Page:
Full well I realize that these brethren will repudiate as misleading ally warning that they may be, without full awareness, delivering us into philosophical chains. All they want is to insist on the Word and “its direction-giving power for life.” But as many of us listen to them, heartily saying “Amen” to that emphasis, we find it difficult to rid ourselves of the impression that for them this is compressed into a philosophical construct. Woe to anyone who does not day by day use the terminology which for many of them has become “the true language of Canaan.” It is this, I believe, which has contributed, at least to some extent, to an estrangement among fellow believers.

Where is the “dynamic” Word of God?

More fundamental to the difference which they claim exists, however, seems to be their understanding of what constitutes for the believer the Word of God.

Here I am not making any charges. All I would do is complain publicly that I, and many together with me, simply cannot come to clarity from their speaking and writing what some AACS leaders mean by the Word and its life-directing power. To them, perhaps, we appear more than a little thick-and muddle-headed, unable to think straight and comprehend what to them seems so completely obvious. To us, and I say this in all charity, they seem unable to tell us without ambiguity and hedging what they believe on this score.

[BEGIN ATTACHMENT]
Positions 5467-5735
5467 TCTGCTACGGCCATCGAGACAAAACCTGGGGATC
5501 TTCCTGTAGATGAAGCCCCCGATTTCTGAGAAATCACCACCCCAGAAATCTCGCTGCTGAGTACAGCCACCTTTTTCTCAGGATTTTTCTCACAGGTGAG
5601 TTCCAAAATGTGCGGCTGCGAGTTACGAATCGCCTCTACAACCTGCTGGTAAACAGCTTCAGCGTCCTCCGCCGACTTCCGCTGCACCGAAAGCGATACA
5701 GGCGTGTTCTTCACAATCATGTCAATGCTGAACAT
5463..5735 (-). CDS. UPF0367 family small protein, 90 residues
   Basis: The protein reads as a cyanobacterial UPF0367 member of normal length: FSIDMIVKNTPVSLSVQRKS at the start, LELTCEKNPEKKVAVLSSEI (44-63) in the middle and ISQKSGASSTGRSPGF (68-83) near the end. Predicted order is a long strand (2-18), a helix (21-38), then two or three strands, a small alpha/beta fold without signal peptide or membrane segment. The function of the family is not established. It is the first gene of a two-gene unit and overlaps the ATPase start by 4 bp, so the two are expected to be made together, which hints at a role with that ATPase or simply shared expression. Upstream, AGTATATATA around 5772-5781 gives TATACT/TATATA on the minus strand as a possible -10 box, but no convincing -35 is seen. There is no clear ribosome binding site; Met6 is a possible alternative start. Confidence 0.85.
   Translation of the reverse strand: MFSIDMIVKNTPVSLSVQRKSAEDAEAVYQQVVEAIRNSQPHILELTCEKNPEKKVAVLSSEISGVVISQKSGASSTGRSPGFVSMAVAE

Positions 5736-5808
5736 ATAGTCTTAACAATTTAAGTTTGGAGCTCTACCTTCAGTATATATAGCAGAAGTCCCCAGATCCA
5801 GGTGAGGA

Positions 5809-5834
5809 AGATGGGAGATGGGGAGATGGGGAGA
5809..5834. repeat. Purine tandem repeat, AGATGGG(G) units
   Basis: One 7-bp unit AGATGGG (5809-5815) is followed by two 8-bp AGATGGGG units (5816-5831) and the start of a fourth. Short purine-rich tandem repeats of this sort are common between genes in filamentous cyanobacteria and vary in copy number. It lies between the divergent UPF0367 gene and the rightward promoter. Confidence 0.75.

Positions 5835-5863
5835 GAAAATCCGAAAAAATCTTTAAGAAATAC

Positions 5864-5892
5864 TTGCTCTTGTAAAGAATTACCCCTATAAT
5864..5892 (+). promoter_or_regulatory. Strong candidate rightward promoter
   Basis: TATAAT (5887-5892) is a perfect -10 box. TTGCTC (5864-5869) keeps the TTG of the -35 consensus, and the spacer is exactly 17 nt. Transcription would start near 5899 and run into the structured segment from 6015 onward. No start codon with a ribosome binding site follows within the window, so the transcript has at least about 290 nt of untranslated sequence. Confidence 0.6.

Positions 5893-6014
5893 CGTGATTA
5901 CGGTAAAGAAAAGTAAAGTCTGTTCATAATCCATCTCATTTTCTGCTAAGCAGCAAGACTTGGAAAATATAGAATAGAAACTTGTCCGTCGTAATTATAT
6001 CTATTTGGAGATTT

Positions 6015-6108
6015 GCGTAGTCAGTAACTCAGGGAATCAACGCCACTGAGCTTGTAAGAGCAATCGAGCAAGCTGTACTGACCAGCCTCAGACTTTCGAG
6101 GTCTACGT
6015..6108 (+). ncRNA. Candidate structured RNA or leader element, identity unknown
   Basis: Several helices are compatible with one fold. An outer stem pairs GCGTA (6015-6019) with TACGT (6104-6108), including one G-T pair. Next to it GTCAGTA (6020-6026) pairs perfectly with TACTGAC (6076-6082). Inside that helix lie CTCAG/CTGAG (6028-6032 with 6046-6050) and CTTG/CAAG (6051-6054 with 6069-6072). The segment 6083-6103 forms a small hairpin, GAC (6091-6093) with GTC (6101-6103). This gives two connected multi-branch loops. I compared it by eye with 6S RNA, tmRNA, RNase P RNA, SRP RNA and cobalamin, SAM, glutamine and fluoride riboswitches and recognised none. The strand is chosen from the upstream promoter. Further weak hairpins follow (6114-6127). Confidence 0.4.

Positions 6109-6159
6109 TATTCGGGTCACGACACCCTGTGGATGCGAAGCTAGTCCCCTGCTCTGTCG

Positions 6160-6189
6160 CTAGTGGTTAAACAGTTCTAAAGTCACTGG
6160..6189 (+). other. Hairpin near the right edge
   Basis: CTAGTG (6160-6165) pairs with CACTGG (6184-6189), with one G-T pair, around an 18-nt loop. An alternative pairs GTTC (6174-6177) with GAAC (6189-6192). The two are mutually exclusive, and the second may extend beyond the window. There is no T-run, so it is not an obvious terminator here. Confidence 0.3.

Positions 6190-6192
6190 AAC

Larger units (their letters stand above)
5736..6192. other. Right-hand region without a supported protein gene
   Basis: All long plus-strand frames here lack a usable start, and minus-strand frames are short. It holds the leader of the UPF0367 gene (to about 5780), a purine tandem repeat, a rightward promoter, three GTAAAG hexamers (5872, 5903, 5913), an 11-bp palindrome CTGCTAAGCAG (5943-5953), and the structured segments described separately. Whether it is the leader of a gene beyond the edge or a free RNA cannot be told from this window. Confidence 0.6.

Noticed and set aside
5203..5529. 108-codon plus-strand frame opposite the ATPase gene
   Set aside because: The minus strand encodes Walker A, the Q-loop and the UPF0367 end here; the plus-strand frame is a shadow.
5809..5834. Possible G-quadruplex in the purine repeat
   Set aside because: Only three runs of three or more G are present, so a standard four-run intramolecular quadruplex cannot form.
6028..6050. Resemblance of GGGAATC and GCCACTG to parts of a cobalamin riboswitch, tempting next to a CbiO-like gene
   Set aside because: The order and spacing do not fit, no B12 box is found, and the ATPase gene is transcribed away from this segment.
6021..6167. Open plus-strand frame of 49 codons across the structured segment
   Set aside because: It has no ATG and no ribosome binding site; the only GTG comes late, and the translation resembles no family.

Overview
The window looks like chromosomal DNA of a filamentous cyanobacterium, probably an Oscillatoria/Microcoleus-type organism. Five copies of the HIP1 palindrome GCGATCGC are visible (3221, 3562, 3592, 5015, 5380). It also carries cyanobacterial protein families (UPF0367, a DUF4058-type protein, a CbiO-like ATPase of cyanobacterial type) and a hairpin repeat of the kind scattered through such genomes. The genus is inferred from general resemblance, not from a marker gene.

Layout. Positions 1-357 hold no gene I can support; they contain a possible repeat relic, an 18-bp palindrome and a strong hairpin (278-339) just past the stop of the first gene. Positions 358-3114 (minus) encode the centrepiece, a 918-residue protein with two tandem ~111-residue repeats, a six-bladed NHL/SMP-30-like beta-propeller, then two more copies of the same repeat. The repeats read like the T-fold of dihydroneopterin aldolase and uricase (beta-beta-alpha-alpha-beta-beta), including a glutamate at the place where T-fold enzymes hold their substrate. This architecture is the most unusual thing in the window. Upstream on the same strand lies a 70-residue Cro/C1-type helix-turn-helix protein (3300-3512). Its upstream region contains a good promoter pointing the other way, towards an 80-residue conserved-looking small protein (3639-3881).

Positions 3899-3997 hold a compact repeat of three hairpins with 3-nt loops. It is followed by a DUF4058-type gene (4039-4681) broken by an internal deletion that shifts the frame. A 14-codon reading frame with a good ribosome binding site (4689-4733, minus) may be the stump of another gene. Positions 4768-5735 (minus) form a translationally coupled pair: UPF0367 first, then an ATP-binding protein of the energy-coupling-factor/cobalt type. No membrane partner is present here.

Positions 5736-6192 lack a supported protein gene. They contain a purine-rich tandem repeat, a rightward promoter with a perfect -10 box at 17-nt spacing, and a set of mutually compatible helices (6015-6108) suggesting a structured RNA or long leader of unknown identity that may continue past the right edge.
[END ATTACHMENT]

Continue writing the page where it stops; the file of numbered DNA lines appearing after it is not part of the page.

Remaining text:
Let me cite just a few examples. One of these consists of the few articles written by Dr. P. C. Scluotenboer, for whose person and work I cherish high regard, in International Reform ed Bulletin. The readers will remember that his first article elicited some adverse comments from one of the professors of Westminster Theological Seminary. Possibly this discussion is not yet concluded, since some pertinent questions remain unanswered. Another may be found in some significant statements made by Dr. Arnold De Graaff in what was in many respects a helpful booklet, Understanding the Scriptures. Questions were raised and criticisms offered by the Rev. Peter De Jong in Calvinist Contact without a response which could have helped to resolve some of the difficulties which seem to have been plaguing the discussions. And as early as 1959, when the “infallibility” controversy disturbed the Christian Reformed Church one of the AACS leaders took in private and quasi-public discussions what seemed to many a very weak and vacillating position on whether the Bible as given by God to his church is God’s Word in the sense confessed consistently in the Reformed creeds. Among some of the men there seems to be such a strong aversion to “propositional truth” when discussing the nature and message of the Scriptures, that the concern cannot be suppressed that their trumpet is not sounding forth clearly. At times their words seem strangely similar to those uttered by the champions of neo-orthodox positions, where the content of Scripture is relativized by a hermeneutical approach which regards the Bible as a human record rather than as the very word(s) of the Lord. In their effort to stress the dynamic (life-giving and life-directing) efficacy of the Word, they seem to do at least some injustice to the teaching of Scripture concerning itself; namely, that it is living to be sure but also that it abideth forever; that in all its parts as well as in its total impact it cannot be broken. Thus we hear disparaging remarks about the method which appeals to specific passages of the Bible to establish precisely what we must believe and how we should behave also in the twentieth century. If we have heard and read them aright, some hold a view of Scripture as God’s special revelation which leaves the door open to the same errors which are being freely propagated within the Reformed Churches in the Netherlands. Here positions may be producing strange bed-fellows indeed. It is especially on this issue that all of us urgently seek clarity from them. We trust that when this is forthcoming, many of the concerns and misunderstandings from both sides will disappear.